Monday, February 2, 2015

To Duvet or Not to Duvet: The Not-So-Fluffy Side of the Bedding Industry, Part 2

According to PETA, "approximately 3,000 silk worms die
to make one pound of silk."
Read this post as well as new content on the completely redesigned Of Houses and Trees!

For Part 1 of this post, click here.

Ah, silk. Is there any more luxurious a fabric? A natural protein fibre, silk has been used in the creation of clothing, furnishings, parachutes and, yes, even bedding.

To me, silk will always be a smell, a department store and my keen-nosed mom. I remember fondly the times I followed her as she followed that earth-scented trail – leading us to a scarf, a dress, a pair of flowy draw-stringed pants that would be sniffed and then left behind after we'd gawked at the price.

Silk bedding is often pitched as an excellent alternative to down duvets due to its hypoallergenic properties. But, just as with down – the production of silk has a disturbing side.

He/she may not be cute and fuzzy, but humans aren't
so cute and fuzzy either.
According to Earth Divas, a website that sells fair-trade and cruelty-free products, the silkworms used in the production of human goods have now been farmed for so long they no longer exist in the wild and are considered a domesticated insect. If allowed, a silkworm would follow the natural stages of metamorphosis – egg, larval, pupal, adult, but the majority of silkworms are boiled alive or gassed inside their cocoons before they can further mature (as emerging from their cocoon would destroy some of the silk).

The creepiest aspect of all this, to me, is that if a domesticated silkworm were allowed to live to its moth phase (Bombyx mori), it would be blind and lack the ability to fly. This not-so-fun fact reminds me of reading about KFC chickens being bred without beaks or feet. Thankfully, according to Snopes, this is a false accusation as this practice "is still beyond the reach of modern science for the time being." Hmm, "for the time being"…? Reassuring.

But I digress. There is a product called peace silk, which is made by wild moths that are allowed to pass throughout all metamorphosis stages and go on to die a natural death, however I wasn't able to find whether there are peace silk duvets – mostly because I got distracted by another great alternative – bamboo duvets.

It's okay. The bamboo doesn't feel a thing.
We've probably all heard it by now, "bamboos are some of the fastest growing plants in the world… certain species of bamboo can grow 35 inches in a 24-hour period" (from Wikipedia). (Although, I'm sure if I did enough research I'd find a dark side to bamboo harvesting too. I know, I'm such a killjoy.) This means it's a very, very sustainable product and can be used in the creation of everything from cooking utensils to clothing to building materials to snowboards. And don't forget about bedding!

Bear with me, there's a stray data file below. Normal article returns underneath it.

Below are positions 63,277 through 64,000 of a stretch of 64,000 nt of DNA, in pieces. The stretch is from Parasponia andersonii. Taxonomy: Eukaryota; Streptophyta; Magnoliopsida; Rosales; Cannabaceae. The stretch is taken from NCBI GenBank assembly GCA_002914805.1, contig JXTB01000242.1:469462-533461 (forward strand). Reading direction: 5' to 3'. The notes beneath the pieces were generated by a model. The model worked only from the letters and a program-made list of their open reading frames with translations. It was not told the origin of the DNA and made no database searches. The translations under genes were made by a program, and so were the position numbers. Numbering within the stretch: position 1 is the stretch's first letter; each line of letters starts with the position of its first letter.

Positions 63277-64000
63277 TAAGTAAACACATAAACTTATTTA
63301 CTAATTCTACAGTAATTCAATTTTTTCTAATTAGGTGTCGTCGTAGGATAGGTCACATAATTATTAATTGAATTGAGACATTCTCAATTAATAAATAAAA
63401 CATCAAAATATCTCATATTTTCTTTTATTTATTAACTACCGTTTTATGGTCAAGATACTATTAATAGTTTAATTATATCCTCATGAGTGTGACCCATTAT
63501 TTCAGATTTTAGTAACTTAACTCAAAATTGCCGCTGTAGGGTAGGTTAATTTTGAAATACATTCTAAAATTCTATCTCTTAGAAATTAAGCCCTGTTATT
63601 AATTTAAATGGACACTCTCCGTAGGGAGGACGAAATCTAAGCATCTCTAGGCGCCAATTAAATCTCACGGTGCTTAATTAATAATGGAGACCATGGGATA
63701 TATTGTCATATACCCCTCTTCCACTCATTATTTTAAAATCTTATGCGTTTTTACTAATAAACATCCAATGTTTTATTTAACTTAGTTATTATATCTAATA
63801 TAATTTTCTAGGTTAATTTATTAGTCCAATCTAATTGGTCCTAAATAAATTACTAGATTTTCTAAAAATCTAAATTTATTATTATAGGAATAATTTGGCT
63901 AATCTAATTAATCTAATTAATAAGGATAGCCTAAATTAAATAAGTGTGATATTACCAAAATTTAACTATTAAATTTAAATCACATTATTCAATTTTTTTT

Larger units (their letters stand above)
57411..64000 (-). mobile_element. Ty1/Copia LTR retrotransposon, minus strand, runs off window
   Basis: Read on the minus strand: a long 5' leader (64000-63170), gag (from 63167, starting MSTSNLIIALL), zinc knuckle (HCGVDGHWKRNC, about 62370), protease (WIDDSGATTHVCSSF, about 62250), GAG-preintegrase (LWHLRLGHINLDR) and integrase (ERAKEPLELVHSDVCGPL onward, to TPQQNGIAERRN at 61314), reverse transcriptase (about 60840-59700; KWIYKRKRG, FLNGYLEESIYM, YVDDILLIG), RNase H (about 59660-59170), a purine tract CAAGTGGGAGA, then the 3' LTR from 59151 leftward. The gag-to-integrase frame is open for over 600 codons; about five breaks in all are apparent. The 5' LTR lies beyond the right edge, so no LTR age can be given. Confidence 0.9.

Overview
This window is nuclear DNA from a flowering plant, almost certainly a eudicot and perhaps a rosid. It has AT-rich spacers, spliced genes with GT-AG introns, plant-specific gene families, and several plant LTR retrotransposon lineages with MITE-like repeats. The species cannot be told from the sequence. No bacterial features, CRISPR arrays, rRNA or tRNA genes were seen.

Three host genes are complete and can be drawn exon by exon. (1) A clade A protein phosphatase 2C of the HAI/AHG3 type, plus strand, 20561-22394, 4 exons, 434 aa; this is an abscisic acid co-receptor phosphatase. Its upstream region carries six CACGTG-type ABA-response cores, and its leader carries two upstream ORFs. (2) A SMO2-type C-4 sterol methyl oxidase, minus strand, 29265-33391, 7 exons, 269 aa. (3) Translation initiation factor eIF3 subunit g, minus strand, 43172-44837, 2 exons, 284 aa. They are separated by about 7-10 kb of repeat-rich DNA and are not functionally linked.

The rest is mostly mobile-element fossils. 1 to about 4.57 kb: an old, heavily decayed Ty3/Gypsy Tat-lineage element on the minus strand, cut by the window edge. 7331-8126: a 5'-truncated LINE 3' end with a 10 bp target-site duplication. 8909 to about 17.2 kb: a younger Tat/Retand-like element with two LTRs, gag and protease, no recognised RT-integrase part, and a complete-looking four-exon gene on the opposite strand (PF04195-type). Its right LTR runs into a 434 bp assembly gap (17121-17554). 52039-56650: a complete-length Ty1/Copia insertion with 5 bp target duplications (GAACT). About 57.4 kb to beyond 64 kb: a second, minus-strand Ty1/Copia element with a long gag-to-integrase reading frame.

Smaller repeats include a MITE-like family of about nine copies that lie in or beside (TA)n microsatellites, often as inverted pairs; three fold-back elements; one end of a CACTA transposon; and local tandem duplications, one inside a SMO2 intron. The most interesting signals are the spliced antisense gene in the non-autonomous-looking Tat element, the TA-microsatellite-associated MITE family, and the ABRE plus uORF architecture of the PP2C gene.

Bamboo duvets aren't cheap, but neither are the down or silk versions. I also had a hard time finding a variety of buying options – my choices were all online and often came with a hefty shipping cost. At the end of the day, I ended up going with a good, old synthetic duvet.

Sure, manmade materials come with their own issues, but I made sure the one I purchased was Oeko-Tex certified – meaning it was produced in an environmentally friendly manner and is free from harmful substances (i.e.: formaldehyde, which is often used to keep fabrics wrinkle-free and moisture-resistant, all while adding just a sprinkle of cancer-causing dust).

Phew. That was a lot of talk about blankets. I think I'll go lie down now…

While I'm napping beneath my Oeko-Tex certified duvet, tell me – what kind of sustainable products do you own? Doesn't have to be sleep related. Perhaps you own a bamboo bra? A peace silk purse? Something else I'm not clever enough to alliterate about?

6 comments:

Leo said...

The only earth sustaining product I can think of right now that we own are some toys that are made of recycled materials as well as the little about of packaging it comes in (as opposed to a lot of the toys where the packaging has a million wires, ties, plastic pieces, etc.). I haven't researched the process of these toys, so I cannot say for sure.

And speaking of bras, some days I don't even put one on. Nothing more earth sustaining than au naturale!

You always open my eyes with all your facts Larissa!!

Larissa Swayze said...

Thanks for the comment Leo! Yes - no bra equals saving the world, I totally agree. As for toys - yikes. I fear they are sometimes the worst. Especially, as you say, the packaging. It's like childproof wrapping on a child's toy. Crazy.

Anonymous said...

Poor silk worms, I had no idea of their sad fate:( I may continue to smell my way through the silk garments hanging in the clothing boutiques, old habits are hard to break, but will now, armed with new information, check the label for the harvesting friendly peace silk label.

PS... Are they sure the bamboo doesn't feel a thing?

Larissa Swayze said...

I suppose we can't be sure about the poor bamboo… perhaps we should ask it?

Anonymous said...

Hmmm an interesting question. I bought bamboo socks the other day and I love them! Does that count? c.

Larissa Swayze said...

Yes bamboo socks count!